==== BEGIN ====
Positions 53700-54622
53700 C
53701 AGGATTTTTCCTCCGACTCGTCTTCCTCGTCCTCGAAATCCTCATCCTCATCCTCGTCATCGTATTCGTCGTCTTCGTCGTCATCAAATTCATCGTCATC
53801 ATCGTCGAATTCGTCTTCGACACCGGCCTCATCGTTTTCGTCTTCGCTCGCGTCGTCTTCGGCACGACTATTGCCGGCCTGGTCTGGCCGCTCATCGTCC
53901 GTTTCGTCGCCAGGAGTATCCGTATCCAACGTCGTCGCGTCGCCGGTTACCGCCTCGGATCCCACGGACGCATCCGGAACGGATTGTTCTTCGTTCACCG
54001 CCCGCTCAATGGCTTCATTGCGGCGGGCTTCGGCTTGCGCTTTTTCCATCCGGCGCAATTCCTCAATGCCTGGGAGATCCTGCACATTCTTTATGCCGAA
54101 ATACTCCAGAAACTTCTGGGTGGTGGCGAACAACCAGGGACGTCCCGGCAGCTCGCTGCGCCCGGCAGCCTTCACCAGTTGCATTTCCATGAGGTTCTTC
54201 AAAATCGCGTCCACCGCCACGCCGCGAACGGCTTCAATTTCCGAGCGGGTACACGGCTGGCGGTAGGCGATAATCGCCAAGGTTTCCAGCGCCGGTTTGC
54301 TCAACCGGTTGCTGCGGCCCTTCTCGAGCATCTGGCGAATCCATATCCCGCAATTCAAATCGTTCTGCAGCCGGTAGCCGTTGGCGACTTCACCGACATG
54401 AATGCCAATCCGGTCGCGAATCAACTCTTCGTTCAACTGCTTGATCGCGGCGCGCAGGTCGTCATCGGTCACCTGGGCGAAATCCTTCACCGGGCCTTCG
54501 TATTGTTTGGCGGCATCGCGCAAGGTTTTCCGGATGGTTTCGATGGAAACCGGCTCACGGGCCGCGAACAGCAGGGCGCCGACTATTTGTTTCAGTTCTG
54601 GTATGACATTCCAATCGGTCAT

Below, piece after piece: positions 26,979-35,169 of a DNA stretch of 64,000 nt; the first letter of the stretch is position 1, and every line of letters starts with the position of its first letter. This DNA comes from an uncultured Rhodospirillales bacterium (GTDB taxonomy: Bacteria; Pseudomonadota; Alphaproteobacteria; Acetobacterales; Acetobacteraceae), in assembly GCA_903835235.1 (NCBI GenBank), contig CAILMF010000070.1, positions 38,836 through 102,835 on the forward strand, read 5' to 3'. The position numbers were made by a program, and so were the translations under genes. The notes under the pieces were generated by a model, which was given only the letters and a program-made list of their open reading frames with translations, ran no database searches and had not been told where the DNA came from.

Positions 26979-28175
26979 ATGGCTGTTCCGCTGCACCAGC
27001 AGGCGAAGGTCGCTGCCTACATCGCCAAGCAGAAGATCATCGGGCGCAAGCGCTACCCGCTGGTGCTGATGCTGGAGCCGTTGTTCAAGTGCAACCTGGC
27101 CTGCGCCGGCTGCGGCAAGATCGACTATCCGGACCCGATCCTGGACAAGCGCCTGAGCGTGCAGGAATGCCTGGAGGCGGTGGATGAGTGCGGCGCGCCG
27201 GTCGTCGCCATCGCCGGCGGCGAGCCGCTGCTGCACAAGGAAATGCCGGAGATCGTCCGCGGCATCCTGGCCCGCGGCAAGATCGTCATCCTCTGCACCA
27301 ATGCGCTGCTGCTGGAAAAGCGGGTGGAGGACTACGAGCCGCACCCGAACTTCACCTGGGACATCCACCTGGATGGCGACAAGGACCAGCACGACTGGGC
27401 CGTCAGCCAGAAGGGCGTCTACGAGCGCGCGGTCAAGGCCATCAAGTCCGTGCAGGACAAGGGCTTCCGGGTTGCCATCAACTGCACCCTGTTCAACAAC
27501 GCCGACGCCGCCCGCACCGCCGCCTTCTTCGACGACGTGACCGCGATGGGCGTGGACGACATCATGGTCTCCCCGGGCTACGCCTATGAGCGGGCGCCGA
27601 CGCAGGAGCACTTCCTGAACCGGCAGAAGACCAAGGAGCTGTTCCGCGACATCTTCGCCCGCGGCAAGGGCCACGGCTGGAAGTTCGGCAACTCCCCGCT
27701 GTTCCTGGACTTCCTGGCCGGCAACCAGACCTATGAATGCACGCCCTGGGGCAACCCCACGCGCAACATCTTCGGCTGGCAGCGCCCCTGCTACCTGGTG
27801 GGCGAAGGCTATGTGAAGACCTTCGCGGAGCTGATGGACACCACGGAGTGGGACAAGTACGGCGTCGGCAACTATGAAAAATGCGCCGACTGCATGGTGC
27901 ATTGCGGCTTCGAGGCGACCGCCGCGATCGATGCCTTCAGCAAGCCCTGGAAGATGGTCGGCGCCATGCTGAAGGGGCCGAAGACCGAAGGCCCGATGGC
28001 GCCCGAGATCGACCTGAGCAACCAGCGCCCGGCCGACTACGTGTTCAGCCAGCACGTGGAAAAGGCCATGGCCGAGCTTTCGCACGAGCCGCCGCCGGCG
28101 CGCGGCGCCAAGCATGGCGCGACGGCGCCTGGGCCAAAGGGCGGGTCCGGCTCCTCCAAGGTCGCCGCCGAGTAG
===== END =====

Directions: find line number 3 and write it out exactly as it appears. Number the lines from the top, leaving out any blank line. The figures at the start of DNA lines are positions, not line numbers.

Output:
53701 AGGATTTTTCCTCCGACTCGTCTTCCTCGTCCTCGAAATCCTCATCCTCATCCTCGTCATCGTATTCGTCGTCTTCGTCGTCATCAAATTCATCGTCATC